Fundamentals for Project Initiation

Cost Benefit Analysis

The process of adding up the expected value of a project—the benefits—and comparing them to the dollar costs.

  • Establish project goals
  • Create the scope
  • Provide deliverables
  • Define success criteria


  • Minimize risks and maximize gains for projects
  • Reduce biases and keep stakeholder self-interest from influencing decisions
  • Help you make a strong business case

Guiding questions

To determine the benefits of a project, you might ask:

  • What value will this project create?
  • How much money could this project save our organization?
  • How much money will it bring in from existing customers?
  • How much time will it save?
  • How will it improve the customer experience?

And to determine the costs of a project, consider questions such as:

  • How much time will people have to spend on this project?
  • What are the one-time costs?
  • Are there any ongoing costs?
  • What about long-term costs?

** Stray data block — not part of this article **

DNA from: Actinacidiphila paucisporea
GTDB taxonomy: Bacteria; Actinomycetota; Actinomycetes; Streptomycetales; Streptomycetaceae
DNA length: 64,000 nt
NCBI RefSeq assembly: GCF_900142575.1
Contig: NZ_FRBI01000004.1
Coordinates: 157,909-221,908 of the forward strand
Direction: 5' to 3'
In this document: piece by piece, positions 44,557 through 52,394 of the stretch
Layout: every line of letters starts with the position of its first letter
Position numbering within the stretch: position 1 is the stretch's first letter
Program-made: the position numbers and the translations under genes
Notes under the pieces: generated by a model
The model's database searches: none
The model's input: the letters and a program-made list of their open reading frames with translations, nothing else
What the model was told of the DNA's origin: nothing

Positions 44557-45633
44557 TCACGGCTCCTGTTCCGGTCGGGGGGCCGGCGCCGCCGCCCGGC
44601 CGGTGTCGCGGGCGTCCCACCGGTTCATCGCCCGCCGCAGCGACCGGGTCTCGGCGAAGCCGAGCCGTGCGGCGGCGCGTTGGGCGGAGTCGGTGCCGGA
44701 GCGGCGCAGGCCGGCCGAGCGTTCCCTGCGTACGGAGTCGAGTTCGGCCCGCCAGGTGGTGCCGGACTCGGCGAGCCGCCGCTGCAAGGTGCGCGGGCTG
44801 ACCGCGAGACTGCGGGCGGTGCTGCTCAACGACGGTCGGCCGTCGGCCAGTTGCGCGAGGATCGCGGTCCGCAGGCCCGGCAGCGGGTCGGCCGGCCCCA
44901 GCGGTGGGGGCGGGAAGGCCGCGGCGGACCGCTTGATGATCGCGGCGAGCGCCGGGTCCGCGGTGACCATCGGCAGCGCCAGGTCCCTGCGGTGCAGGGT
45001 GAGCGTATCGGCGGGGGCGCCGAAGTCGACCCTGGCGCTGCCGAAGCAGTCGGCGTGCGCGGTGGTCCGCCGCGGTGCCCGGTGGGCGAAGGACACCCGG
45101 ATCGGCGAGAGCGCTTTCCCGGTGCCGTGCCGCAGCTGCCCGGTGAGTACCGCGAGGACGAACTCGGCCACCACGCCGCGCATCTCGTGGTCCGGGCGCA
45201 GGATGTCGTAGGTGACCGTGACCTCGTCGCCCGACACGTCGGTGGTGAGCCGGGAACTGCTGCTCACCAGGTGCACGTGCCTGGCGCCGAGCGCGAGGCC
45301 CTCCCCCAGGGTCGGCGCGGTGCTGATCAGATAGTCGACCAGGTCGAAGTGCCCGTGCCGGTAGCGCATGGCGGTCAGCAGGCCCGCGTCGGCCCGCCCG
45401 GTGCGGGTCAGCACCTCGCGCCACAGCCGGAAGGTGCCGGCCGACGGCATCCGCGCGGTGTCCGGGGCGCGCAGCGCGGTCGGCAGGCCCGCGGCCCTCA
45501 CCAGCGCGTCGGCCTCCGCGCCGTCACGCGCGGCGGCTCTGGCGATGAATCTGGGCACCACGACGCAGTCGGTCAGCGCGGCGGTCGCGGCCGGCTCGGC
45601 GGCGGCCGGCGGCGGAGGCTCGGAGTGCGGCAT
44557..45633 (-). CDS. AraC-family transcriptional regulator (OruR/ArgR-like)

You might also consider questions about intangible benefits. These are gains that are not quantifiable, such as:

  • Customer satisfaction. Will the project increase customer retention, causing them to spend more on the company's products or services?
  • Employee satisfaction. Is the project likely to improve employee morale, reducing turnover?
  • Employee productivity. Will the project reduce employee's overtime hours, saving the company money?
  • Brand perception. Is the project likely to improve the company's brand perception and recognition, attracting more customers or providing a competitive advantage?

Calculating costs and benefits


In this formula, G represents the financial gains you expect from the project, and C represents the upfront and ongoing costs of your investment in the project.

For example, imagine your project costs $6,000 up front plus $25 per month for 12 months. This equals $300 per year, but you estimate that the project will bring in $10,000 in revenue over the course of that year. Using the formula above, you calculate the ROI as: ($10,000 - $6,300) ÷ $6,300 = 0.58 = 58%